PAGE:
Figure 5. Glycemic control and neural switch cost associations. Significant correlations between neural switch cost dynamics and glycemic control level were apparent in the late high gamma and late low gamma windows. Specifically, gamma responses in the left lateral occipital ((A) r45 = 0.48, p < 0.001), left parietal ((B) r45 = 0.48, p < 0.001), right inferior occipital ((C) r45 = 0.46, p = 0.001), and left inferior temporal ((D) r45 = 0.40, p = 0.005) regions exhibited greater neural switch costs in the context of higher HbA1c levels. Interestingly, greater neural switch costs were associated with lower HbA1c levels in the left occipital region’s late low gamma response ((E) r45 = −0.53, p < 0.001). These results show a differential impact of glycemic control level on neural switch costs, with separable effects from those seen in differences by comorbidity status. *p < 0.05, **p < 0.01, ***p < 0.001.
We found that glycemic dysregulation and the presence of comorbid conditions have largely distinct effects on the neurophysiological activity underlying task switching in a sample of older adults with type 2 diabetes. The impact of comorbid conditions was largely an increase in behavioral switch costs, as well as an increase in the strength of oscillations in the high gamma range across multiple brain regions, including the left superior and inferior frontal regions, left precentral gyrus, left cerebellum, and bilateral occipital areas. Comorbidities were also associated with aberrations in right parietal alpha oscillations. Such accentuated neural switch costs across frontal-parietal network regions suggests that comorbidities may affect hub regions involved in cognitive control, as well as cerebellar activity that has been linked to error monitoring and conflict resolution [26, 27], all of which are subprocesses contributing to task switching performance. Similarly, inhibitory control has also been shown to be diminished in type 2 diabetes [28, 29], so it follows that the underlying neural correlates would be impacted. Regarding glycemic control, increased HbA1c levels were associated with larger neural switch costs (i.e., stronger neural oscillations) in the high gamma range within superior parietal, lateral occipital, inferior temporal, and ventral occipital cortices, as well as smaller neural switch costs in medial occipital cortex in the lower gamma range. Thus, the brain regions most strongly affected by glycemic dysregulation were largely independent of those associated with significant comorbidities. Below, we discuss the implications of these findings for understanding the neural aberrations often seen in those with type 2 diabetes, especially regarding how these relate to decrements in task switching.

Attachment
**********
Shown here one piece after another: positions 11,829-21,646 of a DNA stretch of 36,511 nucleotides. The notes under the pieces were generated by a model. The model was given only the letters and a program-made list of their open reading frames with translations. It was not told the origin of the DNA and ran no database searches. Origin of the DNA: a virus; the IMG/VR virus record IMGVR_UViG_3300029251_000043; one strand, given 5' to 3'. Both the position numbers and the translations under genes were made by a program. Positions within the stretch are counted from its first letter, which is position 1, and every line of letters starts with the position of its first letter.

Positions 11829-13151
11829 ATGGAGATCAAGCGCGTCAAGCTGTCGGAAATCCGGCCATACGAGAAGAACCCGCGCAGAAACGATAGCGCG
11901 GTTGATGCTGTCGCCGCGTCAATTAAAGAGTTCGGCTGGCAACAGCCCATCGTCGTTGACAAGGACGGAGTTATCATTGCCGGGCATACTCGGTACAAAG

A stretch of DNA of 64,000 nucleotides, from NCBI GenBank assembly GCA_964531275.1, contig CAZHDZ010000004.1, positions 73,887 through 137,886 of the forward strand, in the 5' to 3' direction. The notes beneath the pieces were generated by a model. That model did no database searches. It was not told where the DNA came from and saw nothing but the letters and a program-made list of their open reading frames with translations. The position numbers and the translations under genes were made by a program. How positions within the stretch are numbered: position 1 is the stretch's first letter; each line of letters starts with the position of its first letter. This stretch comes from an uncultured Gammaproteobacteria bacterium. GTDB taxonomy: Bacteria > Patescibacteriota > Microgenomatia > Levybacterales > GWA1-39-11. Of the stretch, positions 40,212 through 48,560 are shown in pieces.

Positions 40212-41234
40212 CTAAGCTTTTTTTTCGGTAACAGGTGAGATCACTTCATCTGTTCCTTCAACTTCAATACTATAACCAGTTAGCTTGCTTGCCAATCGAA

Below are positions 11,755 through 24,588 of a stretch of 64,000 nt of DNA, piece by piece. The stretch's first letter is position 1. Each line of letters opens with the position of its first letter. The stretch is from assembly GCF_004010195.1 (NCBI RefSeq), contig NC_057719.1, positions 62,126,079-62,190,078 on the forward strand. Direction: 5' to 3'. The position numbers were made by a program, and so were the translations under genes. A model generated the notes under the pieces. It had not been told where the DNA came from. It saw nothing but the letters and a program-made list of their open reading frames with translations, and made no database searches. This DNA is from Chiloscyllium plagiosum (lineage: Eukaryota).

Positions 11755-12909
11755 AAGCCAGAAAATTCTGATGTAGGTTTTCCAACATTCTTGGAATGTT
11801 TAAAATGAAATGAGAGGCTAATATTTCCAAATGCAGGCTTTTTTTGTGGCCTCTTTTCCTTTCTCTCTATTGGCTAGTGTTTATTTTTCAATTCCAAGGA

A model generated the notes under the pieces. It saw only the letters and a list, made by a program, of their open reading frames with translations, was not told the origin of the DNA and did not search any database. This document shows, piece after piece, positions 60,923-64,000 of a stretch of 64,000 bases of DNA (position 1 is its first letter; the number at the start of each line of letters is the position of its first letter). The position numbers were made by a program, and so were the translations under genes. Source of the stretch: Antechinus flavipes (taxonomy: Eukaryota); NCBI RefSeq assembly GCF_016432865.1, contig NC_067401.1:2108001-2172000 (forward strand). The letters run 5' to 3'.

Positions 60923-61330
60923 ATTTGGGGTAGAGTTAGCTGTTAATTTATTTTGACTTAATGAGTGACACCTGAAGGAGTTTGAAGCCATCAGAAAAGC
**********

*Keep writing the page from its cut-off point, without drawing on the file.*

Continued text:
Some of our key findings were that comorbid conditions were associated with increases in the strength of high gamma oscillations across the left superior and inferior frontal regions, left precentral gyrus, left cerebellum, and bilateral occipital areas, as well as right parietal alpha. The frequency specificity of these findings likely reflects the underlying processes directly affected by comorbid conditions associated with type 2 diabetes. Specifically, frontal and occipital gamma responses have previously been implicated in tasks probing executive functioning and cognitive control [30–32]. These gamma responses have also been implicated in a wide range of functions including attention, working and long-term memory, and feature binding [33, 34]. Parietal alpha has an important role in the dorsal attention network, where it has been linked to the top-down direction of attention toward task goals . While the widespread nature of effects also suggests a more global impact of comorbid conditions in type 2 diabetes, the relatively large number of findings in the gamma band may suggest effects on specific mechanisms underlying inhibitory processes, such as gamma-aminobutyric acid (GABA) signaling. GABA is one of the key receptors known to be downregulated in the insulin resistant brain . Gamma dynamics are thought to regulated by local GABA-ergic inhibitory circuitry [37, 38]. Indeed, in previous studies in people with type 2 diabetes, GABA levels in occipital and prefrontal cortices were shown to be significantly altered, with some effects directly associated with cognitive task performance [39–42]. These alterations in GABA could be a critical mechanism underlying many of our findings in the current study, as many effects in our task switching paradigm were in the gamma range. Future studies should further examine GABA-gamma links in this population using combined MEG and MRI-based GABA spectroscopy.